"Last night was one game and [Tuesday] will be a totally different one," said Ottawa defenceman Erik Karlsson. "They want to come out and win the game, they don't want to win the fights and that's what we have to expect. We know we're going to have to be even better to win Game 4."

The Canadiens say they need to focus on their own style if they want to win the series.

"We have to get back to playing our game," Subban said. "We have to get back to doing the things that make us successful and right now we have a lot of things to play for. We have to make sure that we're doing the right things and we'll be ready for tomorrow."

Emotion will be a key factor for both teams, but in the end it's likely the team that manages to control its emotions best that will have the advantage.

"You want to play on the edge and be physical and play our in your face game, hard forechecking, but you have to be smart at the same time," said Montreal forward Colby Armstrong. "We took some chippy penalties last game, not in the third, but even before that in the first and second and that was uncharacteristic for our group."

Ottawa's Eric Gryba, who served a two game suspension for a hit on Lars Eller in Game 1, could be back in the lineup for Tuesday's game. While he could be the target of some form of retaliation, the Senators aren't concerning themselves with it.

"I think and I hope that they want to play hockey," Karlsson said. "I think they want to win the game and if they throw a couple of extra hits on him it's a part of the game and I don't think it's going to affect our game in any way. We want to come out and be a better team than we were [Sunday].

"I think they're going to dig deep and really try to maintain their focus and I think they want to prove to themselves and everyone else they're still a good hockey team."

Focus on playing

Canadiens coach Michel Therrien admitted his team needs to concentrate on playing hockey and not get caught up by emotion.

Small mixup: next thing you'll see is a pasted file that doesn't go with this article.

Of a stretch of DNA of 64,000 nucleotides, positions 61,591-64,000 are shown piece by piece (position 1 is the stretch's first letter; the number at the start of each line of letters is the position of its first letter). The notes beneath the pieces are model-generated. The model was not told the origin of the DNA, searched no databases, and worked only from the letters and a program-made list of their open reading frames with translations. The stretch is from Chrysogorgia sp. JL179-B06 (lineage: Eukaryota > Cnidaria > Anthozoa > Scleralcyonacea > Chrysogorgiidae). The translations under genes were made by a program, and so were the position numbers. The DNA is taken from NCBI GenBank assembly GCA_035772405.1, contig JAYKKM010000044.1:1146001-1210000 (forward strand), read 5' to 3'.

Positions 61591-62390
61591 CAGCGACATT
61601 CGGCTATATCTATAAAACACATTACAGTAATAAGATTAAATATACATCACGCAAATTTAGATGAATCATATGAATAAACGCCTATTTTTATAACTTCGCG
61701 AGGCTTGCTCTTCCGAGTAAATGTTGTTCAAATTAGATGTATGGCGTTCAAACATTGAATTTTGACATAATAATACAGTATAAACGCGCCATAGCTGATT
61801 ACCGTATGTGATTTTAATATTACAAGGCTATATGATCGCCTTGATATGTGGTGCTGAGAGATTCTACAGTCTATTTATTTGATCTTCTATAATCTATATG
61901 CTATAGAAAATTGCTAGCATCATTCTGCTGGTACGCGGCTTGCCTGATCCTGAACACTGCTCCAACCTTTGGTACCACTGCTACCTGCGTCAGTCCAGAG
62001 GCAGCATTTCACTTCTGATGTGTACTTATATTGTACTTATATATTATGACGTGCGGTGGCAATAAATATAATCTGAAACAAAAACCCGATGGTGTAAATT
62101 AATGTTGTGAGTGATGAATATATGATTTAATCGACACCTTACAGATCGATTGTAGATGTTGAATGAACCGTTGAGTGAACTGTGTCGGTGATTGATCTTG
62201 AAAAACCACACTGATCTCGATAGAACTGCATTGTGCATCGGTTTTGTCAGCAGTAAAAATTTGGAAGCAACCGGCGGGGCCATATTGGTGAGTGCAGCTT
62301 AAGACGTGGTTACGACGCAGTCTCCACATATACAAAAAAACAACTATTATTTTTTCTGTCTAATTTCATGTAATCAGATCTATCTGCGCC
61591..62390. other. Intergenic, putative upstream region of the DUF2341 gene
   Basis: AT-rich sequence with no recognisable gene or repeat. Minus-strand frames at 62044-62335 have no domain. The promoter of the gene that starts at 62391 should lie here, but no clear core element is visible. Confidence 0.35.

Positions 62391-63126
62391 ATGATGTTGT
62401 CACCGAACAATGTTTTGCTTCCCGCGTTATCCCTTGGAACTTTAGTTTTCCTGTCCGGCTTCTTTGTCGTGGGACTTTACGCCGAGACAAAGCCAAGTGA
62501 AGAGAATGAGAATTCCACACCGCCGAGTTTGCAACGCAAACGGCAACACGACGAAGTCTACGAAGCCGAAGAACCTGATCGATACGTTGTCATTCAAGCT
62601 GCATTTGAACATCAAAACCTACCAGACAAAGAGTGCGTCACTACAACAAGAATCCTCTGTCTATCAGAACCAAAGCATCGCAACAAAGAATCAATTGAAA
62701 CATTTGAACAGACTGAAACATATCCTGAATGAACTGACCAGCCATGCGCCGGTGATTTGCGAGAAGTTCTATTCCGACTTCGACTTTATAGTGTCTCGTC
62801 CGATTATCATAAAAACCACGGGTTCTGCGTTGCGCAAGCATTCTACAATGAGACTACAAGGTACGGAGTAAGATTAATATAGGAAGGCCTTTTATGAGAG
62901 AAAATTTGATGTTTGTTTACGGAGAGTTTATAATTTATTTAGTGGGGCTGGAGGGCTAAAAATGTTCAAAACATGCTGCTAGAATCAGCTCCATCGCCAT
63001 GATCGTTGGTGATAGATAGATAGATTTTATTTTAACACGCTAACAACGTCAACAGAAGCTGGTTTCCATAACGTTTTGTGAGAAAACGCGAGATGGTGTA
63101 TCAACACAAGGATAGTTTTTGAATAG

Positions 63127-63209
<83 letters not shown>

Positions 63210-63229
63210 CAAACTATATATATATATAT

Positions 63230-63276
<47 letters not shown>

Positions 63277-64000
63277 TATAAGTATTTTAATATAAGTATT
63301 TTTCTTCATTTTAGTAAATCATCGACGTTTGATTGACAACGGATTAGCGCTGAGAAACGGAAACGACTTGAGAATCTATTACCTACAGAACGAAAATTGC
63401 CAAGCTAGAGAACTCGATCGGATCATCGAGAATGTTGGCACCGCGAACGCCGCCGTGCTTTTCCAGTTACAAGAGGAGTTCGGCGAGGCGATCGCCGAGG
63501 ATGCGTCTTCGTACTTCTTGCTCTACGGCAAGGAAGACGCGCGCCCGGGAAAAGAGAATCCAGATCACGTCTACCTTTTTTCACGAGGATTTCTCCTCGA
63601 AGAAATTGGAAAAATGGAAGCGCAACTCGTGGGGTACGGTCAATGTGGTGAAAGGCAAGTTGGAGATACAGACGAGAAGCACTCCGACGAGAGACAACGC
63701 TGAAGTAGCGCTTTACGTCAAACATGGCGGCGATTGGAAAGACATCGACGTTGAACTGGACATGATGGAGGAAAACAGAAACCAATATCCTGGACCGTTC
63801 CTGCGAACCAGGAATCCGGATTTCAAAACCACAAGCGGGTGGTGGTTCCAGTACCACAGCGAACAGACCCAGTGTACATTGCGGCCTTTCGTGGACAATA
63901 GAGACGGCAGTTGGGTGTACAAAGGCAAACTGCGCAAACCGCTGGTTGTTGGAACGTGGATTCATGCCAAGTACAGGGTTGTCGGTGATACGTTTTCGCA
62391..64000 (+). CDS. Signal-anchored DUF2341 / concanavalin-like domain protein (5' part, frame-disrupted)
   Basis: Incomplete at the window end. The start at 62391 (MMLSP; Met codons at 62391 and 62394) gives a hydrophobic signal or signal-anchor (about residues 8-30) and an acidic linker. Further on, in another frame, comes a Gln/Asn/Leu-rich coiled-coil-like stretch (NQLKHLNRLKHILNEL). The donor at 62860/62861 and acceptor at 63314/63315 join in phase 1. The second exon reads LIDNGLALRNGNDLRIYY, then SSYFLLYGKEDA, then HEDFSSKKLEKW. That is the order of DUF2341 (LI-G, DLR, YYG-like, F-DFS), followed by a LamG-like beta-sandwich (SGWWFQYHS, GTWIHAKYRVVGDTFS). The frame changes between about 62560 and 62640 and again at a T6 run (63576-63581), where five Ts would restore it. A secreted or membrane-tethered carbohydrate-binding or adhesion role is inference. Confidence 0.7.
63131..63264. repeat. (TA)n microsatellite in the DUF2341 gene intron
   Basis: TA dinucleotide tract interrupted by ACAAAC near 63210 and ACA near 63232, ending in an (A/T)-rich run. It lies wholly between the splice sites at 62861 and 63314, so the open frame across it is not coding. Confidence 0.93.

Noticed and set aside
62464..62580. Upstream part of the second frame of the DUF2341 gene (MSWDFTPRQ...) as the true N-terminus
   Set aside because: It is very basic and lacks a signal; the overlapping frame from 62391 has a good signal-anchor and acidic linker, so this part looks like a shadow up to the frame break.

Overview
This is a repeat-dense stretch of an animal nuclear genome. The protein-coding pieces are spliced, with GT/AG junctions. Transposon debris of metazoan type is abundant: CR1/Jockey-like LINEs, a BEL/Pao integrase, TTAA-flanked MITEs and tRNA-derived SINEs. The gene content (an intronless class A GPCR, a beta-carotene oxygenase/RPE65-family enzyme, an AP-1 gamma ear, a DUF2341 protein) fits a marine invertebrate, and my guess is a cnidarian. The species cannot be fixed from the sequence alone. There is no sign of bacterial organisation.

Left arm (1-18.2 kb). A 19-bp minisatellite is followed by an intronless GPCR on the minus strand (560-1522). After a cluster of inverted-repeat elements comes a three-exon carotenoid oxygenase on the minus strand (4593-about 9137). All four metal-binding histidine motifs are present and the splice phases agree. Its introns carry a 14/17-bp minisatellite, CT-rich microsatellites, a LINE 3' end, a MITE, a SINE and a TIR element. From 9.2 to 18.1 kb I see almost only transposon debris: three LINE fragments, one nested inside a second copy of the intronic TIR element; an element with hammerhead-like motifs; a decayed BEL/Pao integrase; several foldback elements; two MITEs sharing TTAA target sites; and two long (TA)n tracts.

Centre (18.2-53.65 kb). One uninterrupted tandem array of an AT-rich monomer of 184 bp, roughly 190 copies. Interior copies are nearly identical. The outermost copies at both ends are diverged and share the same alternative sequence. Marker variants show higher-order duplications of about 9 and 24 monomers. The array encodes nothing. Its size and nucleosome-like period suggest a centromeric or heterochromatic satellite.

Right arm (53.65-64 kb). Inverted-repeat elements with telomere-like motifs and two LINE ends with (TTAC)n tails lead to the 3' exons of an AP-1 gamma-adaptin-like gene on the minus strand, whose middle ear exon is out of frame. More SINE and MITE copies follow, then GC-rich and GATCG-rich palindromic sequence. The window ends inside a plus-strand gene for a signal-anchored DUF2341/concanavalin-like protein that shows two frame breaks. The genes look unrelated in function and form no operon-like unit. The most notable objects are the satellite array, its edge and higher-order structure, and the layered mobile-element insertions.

Therrien didn't go so far as to criticize the officiating, but he felt both rookie forward Brendan Gallagher and Subban were abused at times during the game which in turn led to them taking penalties as they attempted to defend themselves.

"When Brendan Gallagher drops the gloves it's because he was abused. When P.K. Subban drops the gloves it's because he was abused," Therrien said. "There comes a time when a player makes his own law because he's tired and we saw a fair amount of that [Sunday]."

Therrien believes his team will have no trouble focusing on the task at hand Tuesday.

"We have to make sure we play a solid game," he said. "We played two solid games in Montreal, I really liked the way we played and [Sunday] was a bad game for us and the Senators played a good game and deserved to win.

"We've proven in the past that we're capable of bouncing back. We have to bounce back [Tuesday]."

Senators coach Paul MacLean says he has made it clear to his team that they haven't accomplished anything yet and need to keep their focus on the next game.

"The hardest part is yet to come," he said. "We talked about that [Tuesday] is going to be even harder. That's what keeps us on an even keel is that we understand it's going to be hard."